Kelce On the Offensive Line’s Surprising Success

Can the Eagles' first-team offensive line surpass expectations in the regular season, too?

Jason Kelce and Howie Roseman. (Jeff Fusco)

Jason Kelce and Howie Roseman. (Jeff Fusco)

The Eagles’ first-team offensive line has allowed just two sacks in the preseason, with the first coming on a naked bootleg in Pittsburgh they couldn’t have done anything about. The other was on their opening play in Indianapolis, when Nate Irving blitzed in between Jason Kelce and Brandon Brooks to take Sam Bradford down for a 13-yard loss.

Irving timed his running start almost perfectly, shooting through the line of scrimmage nearly untouched while leaving Bradford nowhere to go.

“It’s a good thing Brandon actually touched him,” Kelce said, “otherwise (Irving) may have killed Sam right at the line.”

But it was also just one flaw in an otherwise impressive performance during the Eagles’ 33-23 win over the Colts.

“It’s good this happens in preseason, so now we can iron out these little things,” Kelce said. “If that’s a shotgun play, we would let that guy go and the running back can collect him. Because of the structure of the protection, that wasn’t really our guy, but because it’s under-center, we have to realize the running back can’t get there.

“Essentially, I’ve got to be more aware and I’ve got to take that guy. That’s something we corrected.”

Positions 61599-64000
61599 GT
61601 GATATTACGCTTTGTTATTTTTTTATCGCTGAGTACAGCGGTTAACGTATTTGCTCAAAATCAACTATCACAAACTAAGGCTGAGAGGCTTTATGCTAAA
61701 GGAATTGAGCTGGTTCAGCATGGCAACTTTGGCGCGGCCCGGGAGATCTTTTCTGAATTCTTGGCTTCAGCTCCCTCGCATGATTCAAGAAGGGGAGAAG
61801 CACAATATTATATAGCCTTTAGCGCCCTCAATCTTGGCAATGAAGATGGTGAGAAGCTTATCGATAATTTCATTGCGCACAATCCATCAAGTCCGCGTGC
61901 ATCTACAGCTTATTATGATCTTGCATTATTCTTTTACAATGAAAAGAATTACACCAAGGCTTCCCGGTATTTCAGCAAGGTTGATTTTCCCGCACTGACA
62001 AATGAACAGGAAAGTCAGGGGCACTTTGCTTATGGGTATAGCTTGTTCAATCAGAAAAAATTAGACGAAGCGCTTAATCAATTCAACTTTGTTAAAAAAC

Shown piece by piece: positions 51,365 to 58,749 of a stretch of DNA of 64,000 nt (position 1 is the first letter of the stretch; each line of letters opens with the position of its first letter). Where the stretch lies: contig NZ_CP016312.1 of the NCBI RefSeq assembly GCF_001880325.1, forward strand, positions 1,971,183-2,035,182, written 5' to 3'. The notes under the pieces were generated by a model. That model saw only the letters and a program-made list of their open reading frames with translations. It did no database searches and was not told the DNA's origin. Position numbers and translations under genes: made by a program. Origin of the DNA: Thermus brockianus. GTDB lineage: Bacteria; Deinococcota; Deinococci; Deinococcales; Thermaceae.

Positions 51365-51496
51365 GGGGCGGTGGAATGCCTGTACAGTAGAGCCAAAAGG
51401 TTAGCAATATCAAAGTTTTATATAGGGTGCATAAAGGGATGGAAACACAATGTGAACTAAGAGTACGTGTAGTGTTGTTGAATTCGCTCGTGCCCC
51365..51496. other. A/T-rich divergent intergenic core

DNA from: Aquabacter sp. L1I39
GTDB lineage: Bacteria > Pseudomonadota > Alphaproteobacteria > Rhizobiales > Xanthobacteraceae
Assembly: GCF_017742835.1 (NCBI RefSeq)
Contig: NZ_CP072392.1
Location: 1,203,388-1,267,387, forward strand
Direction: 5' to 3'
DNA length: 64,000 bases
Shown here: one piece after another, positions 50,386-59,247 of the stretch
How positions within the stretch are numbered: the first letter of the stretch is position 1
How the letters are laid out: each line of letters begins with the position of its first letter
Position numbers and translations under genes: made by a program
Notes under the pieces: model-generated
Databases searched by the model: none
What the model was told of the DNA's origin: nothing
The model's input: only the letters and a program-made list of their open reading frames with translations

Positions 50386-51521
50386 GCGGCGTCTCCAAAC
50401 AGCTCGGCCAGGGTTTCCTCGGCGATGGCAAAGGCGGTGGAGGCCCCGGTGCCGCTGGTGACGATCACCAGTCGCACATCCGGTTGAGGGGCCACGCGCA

As much as the additions of Brooks, Isaac Seumalo and Stefen Wisniewski raised expectations for the Eagles’ offensive line this season, news of Lane Johnson’s impending suspension brought them down just as much. But since Johnson has been relegated to the second-team unit, Allen Barbre has played well at right tackle, while Seumalo took a big step forward from Week 1 to Week 2 and Wisniewski impressed in Week 3.

“I thought Wis coming in played really well for us,” Bradford said. “Allen, he’s doing great. It’s not easy to play the whole offseason [and] whole training camp at guard, and then find out, ‘Hey, you’re moving to tackle.’ But he played great Saturday night.”

Still, it’s just the preseason. One potential problem the Eagles may face up front is communication because of the lack of continuity they’ve had, which wouldn’t reveal itself too much during these weeks of vanilla schemes and little game-planning. It remains to be seen who will start at left guard when Barbre moves to right tackle, as Seumalo’s pectoral injury has created an opening for Wisniewski.

“Little nuances – the double-team blocks weren’t as good as they have been before,” Kelce said. “We haven’t really had time to surface them the way we have with where we need to be at. But I think it’s coming along great. Now that we have a full week to get our legs back under us and focus on Cleveland and get ready for that game, I think it’s only going to get better from here on out.”

Kelce also acknowledged the running backs’ role in making the offensive line look good. Kelce singled out how “eye-opening” Ryan Mathews is, referencing how Mathews’ 16-yard cutback run in Indianapolis displayed his “great vision,” while Mathews’ 10-yard run against Tampa Bay displayed how tough he is by picking up six yards after contact.

“The running backs (have done) a great job,” Kelce said. “I still think we can do a better job blocking, but when Ryan Mathews is healthy, he’s one of the best in the league as far as I’m concerned in terms of speed, size, power and quickness. He’s got the entire package. Obviously, Darren Sproles has been a tremendous back in this league for a long time and then Kenjon Barner has been outstanding so far through training camp. It’s encouraging.”